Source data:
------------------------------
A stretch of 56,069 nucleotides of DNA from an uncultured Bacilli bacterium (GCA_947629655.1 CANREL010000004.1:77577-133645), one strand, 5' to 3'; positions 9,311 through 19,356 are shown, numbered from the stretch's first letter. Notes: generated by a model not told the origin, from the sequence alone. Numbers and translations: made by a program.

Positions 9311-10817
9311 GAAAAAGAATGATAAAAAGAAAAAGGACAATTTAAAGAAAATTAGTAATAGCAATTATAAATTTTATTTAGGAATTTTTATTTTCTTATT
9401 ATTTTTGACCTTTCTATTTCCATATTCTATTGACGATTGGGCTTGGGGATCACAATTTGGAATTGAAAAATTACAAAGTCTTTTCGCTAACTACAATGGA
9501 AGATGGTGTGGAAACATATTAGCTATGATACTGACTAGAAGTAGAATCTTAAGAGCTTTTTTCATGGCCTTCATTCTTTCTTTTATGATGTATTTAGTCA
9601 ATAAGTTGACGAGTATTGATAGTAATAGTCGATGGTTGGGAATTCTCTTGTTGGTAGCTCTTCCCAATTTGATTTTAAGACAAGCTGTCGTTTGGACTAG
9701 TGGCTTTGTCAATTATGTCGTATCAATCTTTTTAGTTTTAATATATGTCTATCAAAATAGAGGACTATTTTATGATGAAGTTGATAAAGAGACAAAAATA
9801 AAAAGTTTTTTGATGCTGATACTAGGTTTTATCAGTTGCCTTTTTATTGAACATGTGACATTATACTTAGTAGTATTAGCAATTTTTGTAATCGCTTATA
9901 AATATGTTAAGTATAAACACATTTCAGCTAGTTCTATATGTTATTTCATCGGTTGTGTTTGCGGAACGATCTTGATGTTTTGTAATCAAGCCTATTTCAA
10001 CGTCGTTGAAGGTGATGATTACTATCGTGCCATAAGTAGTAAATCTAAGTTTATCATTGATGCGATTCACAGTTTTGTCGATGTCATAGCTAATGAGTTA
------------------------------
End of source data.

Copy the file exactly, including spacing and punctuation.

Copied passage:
A stretch of 56,069 nucleotides of DNA from an uncultured Bacilli bacterium (GCA_947629655.1 CANREL010000004.1:77577-133645), one strand, 5' to 3'; positions 9,311 through 19,356 are shown, numbered from the stretch's first letter. Notes: generated by a model not told the origin, from the sequence alone. Numbers and translations: made by a program.

Positions 9311-10817
9311 GAAAAAGAATGATAAAAAGAAAAAGGACAATTTAAAGAAAATTAGTAATAGCAATTATAAATTTTATTTAGGAATTTTTATTTTCTTATT
9401 ATTTTTGACCTTTCTATTTCCATATTCTATTGACGATTGGGCTTGGGGATCACAATTTGGAATTGAAAAATTACAAAGTCTTTTCGCTAACTACAATGGA
9501 AGATGGTGTGGAAACATATTAGCTATGATACTGACTAGAAGTAGAATCTTAAGAGCTTTTTTCATGGCCTTCATTCTTTCTTTTATGATGTATTTAGTCA
9601 ATAAGTTGACGAGTATTGATAGTAATAGTCGATGGTTGGGAATTCTCTTGTTGGTAGCTCTTCCCAATTTGATTTTAAGACAAGCTGTCGTTTGGACTAG
9701 TGGCTTTGTCAATTATGTCGTATCAATCTTTTTAGTTTTAATATATGTCTATCAAAATAGAGGACTATTTTATGATGAAGTTGATAAAGAGACAAAAATA
9801 AAAAGTTTTTTGATGCTGATACTAGGTTTTATCAGTTGCCTTTTTATTGAACATGTGACATTATACTTAGTAGTATTAGCAATTTTTGTAATCGCTTATA
9901 AATATGTTAAGTATAAACACATTTCAGCTAGTTCTATATGTTATTTCATCGGTTGTGTTTGCGGAACGATCTTGATGTTTTGTAATCAAGCCTATTTCAA
10001 CGTCGTTGAAGGTGATGATTACTATCGTGCCATAAGTAGTAAATCTAAGTTTATCATTGATGCGATTCACAGTTTTGTCGATGTCATAGCTAATGAGTTA